Hungary has achieved greater equality under its Christian Democratic government since 2010, ensuring better care for the disadvantaged in society, a lawmaker of the ruling Fidesz party said, opening a three-day international conference on Roma integration in Budapest on Wednesday.
Hungary took over the chairmanship of the Committee of Ministers of the Council of Europe (CoE) for six months in May, Zsolt Németh, member of the Parliamentary Assembly of the Council of Europe (PACE), told the event. The chairmanship provides an outstanding opportunity for Hungary to enforce its interests, especially in the field of national and ethnic minority rights, including the rights of the Roma minority, Nemeth said, adding that this was a priority.
Németh said Hungary’s national Roma integration strategy adopted in 2011
was the country’s most comprehensive strategy aimed at fighting poverty and integrating its Roma community. He underscored the government’s commitment towards fulfilling these two objectives.
Addressing the opening, Snezana Samardzic-Markovic, Director General of Democracy at the Council of Europe, highlighted among the tasks defined in the CoE’s 2020-2025 action plan combatting the discrimination of the Roma and measures against hate crime. She called providing quality education to Roma children and equal rights to Roma women key objectives.
“School programmes for Roma and non-Roma children raise awareness that the
Roma are an integral part of national and European societies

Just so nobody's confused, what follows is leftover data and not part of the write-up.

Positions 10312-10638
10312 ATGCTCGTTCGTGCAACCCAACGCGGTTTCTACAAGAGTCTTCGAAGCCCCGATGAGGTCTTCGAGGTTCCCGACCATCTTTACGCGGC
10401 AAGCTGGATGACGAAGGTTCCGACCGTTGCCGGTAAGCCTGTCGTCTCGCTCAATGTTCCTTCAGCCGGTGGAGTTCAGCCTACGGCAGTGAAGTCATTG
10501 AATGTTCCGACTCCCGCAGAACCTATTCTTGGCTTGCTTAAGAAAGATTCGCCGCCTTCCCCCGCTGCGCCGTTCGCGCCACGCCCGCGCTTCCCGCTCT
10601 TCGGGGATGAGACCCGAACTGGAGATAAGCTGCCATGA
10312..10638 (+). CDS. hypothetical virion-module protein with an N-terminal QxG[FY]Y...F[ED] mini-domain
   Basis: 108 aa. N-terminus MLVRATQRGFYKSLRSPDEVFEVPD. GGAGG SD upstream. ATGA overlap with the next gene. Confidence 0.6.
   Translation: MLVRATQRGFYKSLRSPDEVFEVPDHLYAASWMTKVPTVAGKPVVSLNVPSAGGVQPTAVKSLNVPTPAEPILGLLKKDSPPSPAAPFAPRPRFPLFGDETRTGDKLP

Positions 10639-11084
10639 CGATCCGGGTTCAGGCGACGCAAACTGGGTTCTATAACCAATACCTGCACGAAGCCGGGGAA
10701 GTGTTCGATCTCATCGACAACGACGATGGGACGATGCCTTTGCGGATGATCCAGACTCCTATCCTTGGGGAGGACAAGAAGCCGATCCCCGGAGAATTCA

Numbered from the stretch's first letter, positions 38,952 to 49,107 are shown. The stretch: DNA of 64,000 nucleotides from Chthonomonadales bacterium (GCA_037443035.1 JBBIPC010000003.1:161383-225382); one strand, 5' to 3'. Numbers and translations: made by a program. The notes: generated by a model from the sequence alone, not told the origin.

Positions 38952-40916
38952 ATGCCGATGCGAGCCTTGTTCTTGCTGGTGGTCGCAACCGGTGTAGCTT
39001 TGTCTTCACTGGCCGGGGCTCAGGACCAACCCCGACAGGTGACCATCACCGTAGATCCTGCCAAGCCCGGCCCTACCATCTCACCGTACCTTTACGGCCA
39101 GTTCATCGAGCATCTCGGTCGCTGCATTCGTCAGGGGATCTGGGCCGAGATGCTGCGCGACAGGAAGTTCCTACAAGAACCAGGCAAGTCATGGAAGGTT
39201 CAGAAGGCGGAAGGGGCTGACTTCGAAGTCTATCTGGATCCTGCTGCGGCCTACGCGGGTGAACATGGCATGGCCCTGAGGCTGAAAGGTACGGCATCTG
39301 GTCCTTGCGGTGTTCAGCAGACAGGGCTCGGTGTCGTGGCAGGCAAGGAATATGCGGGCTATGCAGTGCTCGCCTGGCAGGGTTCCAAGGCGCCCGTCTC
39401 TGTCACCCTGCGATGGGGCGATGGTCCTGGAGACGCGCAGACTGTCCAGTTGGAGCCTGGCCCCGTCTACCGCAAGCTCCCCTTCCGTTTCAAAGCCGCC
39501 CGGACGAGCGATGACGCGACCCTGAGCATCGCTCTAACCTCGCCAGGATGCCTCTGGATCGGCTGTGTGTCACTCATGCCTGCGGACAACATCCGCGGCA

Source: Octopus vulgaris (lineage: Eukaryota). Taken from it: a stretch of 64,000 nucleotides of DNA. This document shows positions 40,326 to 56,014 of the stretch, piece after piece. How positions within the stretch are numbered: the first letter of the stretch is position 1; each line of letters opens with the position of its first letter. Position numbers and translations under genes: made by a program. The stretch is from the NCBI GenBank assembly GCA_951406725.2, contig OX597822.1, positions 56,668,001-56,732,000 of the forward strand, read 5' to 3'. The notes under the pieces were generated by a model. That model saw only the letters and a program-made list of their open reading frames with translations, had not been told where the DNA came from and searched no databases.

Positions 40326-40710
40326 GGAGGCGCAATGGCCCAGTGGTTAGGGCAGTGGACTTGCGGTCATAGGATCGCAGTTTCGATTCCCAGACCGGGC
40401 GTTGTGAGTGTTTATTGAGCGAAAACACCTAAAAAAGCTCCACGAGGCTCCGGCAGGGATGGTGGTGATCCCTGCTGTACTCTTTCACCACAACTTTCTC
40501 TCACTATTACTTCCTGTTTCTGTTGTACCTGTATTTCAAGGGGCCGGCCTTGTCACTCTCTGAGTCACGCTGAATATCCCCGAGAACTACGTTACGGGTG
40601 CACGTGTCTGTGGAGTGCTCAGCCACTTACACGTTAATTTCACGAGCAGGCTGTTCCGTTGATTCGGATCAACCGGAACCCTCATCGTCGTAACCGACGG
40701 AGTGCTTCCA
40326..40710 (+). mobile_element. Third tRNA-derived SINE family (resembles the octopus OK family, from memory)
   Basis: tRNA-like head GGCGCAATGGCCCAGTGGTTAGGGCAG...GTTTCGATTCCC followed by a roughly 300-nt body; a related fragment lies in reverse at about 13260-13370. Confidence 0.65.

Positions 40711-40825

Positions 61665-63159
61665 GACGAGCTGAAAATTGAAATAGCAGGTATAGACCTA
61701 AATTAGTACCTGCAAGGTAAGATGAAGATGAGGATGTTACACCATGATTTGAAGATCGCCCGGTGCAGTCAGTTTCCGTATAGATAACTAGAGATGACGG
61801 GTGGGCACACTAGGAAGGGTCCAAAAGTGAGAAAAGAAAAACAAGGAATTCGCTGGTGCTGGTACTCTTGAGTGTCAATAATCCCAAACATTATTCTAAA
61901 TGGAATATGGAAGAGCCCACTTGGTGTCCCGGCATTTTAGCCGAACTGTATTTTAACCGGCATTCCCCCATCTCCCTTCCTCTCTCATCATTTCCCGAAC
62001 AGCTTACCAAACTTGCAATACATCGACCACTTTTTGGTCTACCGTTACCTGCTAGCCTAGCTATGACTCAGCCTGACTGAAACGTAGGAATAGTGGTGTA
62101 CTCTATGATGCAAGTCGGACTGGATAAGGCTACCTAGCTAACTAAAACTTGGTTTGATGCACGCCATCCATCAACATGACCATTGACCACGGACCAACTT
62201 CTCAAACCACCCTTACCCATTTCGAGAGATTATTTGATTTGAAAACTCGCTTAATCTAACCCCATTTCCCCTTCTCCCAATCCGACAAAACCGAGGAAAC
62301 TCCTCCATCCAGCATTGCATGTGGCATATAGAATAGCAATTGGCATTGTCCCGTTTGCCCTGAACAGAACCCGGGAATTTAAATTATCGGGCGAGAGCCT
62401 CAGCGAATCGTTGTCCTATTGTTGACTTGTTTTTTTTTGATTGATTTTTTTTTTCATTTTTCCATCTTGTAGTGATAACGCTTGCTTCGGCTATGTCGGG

and highlight that they have contributed to common European history and our common cultural heritage,” she said. László Felkai, the interior ministry’s state secretary for security policy, said the CoE should play a role in presenting the national Roma integration strategies of the member states so that they can learn about each other’s good practices.
Attila Sztojka, government commissioner for Roma relations, said a job is what gives back members of the Roma communities self-esteem, noting that the employment of Roma people had gone up by 50 percent over the past ten years. Péter Sztáray, the foreign ministry’s state secretary for security policy, said the conference aims to raise attention to minority issues and the importance of inter-religious dialogue.
“Hate speech, racism and anti-Semitism has been on the rise again in many parts of western Europe
which is why more frequent dialogue is needed,” he said.
Featured image: illustration